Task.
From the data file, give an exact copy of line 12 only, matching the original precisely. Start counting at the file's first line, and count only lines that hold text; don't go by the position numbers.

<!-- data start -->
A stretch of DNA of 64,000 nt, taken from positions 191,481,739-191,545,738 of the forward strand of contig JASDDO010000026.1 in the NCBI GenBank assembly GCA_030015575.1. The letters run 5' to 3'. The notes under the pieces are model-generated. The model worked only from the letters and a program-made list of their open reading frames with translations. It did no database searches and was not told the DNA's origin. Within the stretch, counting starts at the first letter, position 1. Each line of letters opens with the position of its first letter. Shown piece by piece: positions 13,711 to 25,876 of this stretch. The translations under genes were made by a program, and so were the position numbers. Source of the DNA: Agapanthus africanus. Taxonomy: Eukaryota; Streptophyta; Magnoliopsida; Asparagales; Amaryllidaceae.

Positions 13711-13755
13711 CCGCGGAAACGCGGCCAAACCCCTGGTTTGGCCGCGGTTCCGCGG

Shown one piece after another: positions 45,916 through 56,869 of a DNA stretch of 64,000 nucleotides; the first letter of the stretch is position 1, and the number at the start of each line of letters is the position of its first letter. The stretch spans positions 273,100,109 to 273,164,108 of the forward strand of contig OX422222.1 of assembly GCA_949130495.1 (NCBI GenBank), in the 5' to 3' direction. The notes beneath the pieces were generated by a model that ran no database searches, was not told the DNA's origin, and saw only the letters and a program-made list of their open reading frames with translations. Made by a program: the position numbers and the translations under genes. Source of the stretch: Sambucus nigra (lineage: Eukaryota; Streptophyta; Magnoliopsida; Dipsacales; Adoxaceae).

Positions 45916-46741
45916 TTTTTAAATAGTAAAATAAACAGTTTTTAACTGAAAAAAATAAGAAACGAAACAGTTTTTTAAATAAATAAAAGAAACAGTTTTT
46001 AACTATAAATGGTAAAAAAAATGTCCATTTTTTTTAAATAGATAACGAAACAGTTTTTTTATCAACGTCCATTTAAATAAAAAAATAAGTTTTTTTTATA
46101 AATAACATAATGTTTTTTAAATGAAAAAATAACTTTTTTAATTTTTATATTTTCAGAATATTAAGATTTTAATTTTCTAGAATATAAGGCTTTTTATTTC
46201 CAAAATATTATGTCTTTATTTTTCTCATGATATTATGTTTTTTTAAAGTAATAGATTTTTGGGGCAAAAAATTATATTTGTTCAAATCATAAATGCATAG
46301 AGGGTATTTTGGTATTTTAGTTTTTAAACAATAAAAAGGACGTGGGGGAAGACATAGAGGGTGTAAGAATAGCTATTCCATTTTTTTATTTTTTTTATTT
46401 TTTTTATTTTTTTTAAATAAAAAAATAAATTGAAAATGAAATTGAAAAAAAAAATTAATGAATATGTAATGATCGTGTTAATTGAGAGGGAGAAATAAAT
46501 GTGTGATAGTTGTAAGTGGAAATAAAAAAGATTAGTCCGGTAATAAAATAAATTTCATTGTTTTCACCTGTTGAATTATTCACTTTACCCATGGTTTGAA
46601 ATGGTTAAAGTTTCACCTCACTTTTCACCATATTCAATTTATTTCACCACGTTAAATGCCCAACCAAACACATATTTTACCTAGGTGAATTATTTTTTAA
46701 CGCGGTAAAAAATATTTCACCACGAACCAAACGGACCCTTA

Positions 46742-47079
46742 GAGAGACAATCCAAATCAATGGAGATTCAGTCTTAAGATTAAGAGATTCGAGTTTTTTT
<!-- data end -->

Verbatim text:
46501 GTGTGATAGTTGTAAGTGGAAATAAAAAAGATTAGTCCGGTAATAAAATAAATTTCATTGTTTTCACCTGTTGAATTATTCACTTTACCCATGGTTTGAA